File locking issues on DFSR (Windows 2003/2008)

Posted on August 22, 2010

Are users complaining that shared documents are being overwritten by other users?
Are user not being prompted that a file is Read-Only when opened by another user?
Are you running a distributed file system with replication?

You’ve enter the world of inherited file locking drama!

The issue is Windows Server 2003 and 2008 presently have no centralized file-locking management. When a user is referred to a server within a DFS with replication, the local server locks the locally requested file. The remaining member services are not sent the same notice to lock the same file and as a result, if another user is referred to a different member server, the most recent save wins. There is presently no concrete method in-place to tackle the issue.

By default a DFS configuration uses the "lowest-cost" or "random" referral methods. If you use these types of referrals you will be subject to the file-locking issues.

The good news is depending on your company’s size and requirements you may have a few workarounds.

1) Ask users to inform one another when documents will be in use (painful!!!)
2) Utilize the built-in conflict resolution folders managed by Windows 2003/2008 DFS
3) Override the lowest-cost and random referral orders with static referral order.

I recommend the 3rd option. It allow for fault-tolerance and let’s face it, your time is valuable! Do you really want to dig through conflict folders? Using this method will force users to share the same DFS server for specific folders. Generally depending on the size of your business this isn’t a huge concern. If the primary DFS server is offline the clients will be redirected to the next server in sequence.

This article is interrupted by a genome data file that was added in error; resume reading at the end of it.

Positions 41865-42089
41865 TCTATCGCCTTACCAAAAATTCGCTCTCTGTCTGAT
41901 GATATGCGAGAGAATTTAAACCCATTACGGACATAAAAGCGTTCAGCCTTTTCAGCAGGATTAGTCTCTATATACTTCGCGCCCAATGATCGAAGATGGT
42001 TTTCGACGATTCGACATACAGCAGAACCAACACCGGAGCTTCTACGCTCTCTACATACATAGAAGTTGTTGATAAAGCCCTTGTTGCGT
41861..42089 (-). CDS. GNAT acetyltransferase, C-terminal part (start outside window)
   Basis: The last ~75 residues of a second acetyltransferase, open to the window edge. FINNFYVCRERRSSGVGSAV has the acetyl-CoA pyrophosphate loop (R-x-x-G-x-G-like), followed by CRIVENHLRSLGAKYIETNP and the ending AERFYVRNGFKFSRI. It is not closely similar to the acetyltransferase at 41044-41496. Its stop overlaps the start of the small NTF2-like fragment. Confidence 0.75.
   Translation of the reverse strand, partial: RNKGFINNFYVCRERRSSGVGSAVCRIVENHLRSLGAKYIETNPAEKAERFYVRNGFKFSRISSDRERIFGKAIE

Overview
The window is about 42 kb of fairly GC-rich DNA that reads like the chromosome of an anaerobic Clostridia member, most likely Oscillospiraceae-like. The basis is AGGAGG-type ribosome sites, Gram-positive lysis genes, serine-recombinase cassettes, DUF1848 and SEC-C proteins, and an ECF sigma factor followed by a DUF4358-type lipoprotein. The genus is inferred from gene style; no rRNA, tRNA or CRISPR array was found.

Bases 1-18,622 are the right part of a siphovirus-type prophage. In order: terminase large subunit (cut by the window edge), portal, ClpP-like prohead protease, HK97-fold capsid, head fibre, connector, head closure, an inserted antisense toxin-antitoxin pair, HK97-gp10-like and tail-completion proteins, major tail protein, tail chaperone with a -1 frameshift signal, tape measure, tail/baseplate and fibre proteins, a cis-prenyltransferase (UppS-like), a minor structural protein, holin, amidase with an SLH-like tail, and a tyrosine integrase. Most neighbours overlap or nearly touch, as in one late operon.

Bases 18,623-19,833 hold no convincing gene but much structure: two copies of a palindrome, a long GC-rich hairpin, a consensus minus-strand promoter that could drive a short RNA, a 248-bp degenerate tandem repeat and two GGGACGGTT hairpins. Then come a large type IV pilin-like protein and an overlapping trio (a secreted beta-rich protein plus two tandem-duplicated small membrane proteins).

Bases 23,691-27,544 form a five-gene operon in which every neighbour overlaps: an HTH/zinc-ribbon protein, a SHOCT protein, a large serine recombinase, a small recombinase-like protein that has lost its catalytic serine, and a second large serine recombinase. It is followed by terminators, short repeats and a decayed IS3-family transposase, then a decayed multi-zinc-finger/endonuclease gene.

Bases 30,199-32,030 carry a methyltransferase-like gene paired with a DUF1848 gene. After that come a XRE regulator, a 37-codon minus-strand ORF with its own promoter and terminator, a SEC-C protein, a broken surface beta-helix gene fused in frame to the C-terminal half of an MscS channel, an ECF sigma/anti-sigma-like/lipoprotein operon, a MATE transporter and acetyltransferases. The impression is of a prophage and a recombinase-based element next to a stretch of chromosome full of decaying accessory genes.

If your goal is to also introduce a load-balancing strategy you will have to manually segregate and deploy your DFS carefully. Target major folders or departments to a reserved DFS server.

For example:

If you have 3 departments (Accounting, Sales and Support). The DFSR structure should encompass all of these departments across all servers. The manual load-balancing would be as follows:

-> \\domain.com\Accounting (1st static referral order "first among all targets" on serverA)
-> \\domain.com\Sales (1st static referral order "first among all targets" on serverB)
-> \\domain.com\Support (1st static referral order "first among all targets" on serverC)

All accounting users will be accessing serverA by default, sales serverB and support serverC. All of these folders are replicated throughout the DFS and as a result, if ServerA went down, the next server you statically assign would take over the responsibility.

To access to Override options in your namespace folders:

DFS Management Console -> Namespaces -> default root namespace -> links (right click) -> properties -> advanced tab

Comments (5) Trackbacks (2)
  1. Your suggestion is fine if you are using DFSR for redundancy. But some of us use it for speed over slow links (branch offices). Forcing everyone in my California office to access a server via a relatively slow link is not going to go over well when they can just access to local server.
    So option #3 isn’t the best for our situation. Unfortunately, neither are the other 2, as you pointed out.

  2. In your situation, no it wouldn’t. You should really look at how your data is organized at each location. Relying on DFSR to facilitate a country wide file system isn’t realistic, using it for local redundancy is. Using something like SharePoint makes more sense for the high-traffic documents being used from multiple locations, DFSR and VPN do not.


Leave a comment